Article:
Luckily, we had covered so much in-depth science in the elementary and middle school years (through unit studies, too), I was confident that she had a good baseline knowledge of science. So, I decided to choose courses that I felt best covered a wide range of science topics – while not going too deep into topics for which she had no interest at all (ie. physics) – and put her on track for serious equine studies.
High School Science for the Horse Lover
8th Grade: Physical Science
In our homeschool, we begin adding a few high school worthy courses for transcript credit in 8th grade. While physical science has little to do with an equine education, it’s an important science topic with real life implications. While I didn’t insist on physics, I did insist on physical science.
9th Grade: Biology with Lab
During her freshman year, my daughter worked through a traditional biology course. We were blessed with a complete lab class at co-op – including all the dissections. Horses obviously aren’t the main focus in a study of biology, but understanding the plant and animal world in its entirety is an important foundation for anyone thinking to focus education on one or more animals.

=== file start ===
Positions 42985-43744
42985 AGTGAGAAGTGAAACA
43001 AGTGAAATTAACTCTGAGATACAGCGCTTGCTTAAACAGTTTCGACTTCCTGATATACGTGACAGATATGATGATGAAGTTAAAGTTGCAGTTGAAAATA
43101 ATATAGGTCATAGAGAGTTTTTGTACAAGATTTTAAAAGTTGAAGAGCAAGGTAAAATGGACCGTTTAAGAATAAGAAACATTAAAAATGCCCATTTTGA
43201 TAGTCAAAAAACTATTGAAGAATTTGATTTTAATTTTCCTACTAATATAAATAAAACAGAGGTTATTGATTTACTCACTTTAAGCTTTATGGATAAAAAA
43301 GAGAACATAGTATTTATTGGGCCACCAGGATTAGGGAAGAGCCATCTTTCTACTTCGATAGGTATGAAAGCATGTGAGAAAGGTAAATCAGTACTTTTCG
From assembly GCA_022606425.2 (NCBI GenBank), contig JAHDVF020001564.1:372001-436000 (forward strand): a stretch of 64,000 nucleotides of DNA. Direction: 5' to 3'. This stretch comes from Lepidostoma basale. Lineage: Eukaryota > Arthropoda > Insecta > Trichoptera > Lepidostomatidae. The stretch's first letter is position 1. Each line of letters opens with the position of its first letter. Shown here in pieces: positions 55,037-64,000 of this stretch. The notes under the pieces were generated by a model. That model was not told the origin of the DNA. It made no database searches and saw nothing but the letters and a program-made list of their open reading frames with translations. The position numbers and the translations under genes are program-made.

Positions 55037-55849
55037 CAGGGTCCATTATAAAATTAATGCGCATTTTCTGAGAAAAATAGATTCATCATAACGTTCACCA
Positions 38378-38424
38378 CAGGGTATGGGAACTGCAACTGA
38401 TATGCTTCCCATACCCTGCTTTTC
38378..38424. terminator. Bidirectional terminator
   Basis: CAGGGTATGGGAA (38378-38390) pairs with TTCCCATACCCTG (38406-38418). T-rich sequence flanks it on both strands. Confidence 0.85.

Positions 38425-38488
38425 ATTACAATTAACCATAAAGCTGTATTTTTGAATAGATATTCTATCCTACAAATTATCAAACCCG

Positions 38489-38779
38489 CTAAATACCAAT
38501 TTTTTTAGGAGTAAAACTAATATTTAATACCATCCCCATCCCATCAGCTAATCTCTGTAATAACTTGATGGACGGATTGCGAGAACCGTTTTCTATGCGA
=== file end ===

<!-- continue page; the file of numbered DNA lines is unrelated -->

10th Grade: Chemistry with Lab
Horses weren’t even close to the focus in chemistry, but (yay) we were again blessed with a complete lab at co-op during Mahayla’s sophomore year. Like physical science, a study of chemistry has many real life implications. Not to mention, many of those working with horses will surely need a good understanding of chemistry – even if the horseman isn’t going into veterinary school. What you ask? Horses need medications and optimal feed ratios, insecticides have to be mixed and breeding particulars must be considered… All of these things involve chemistry!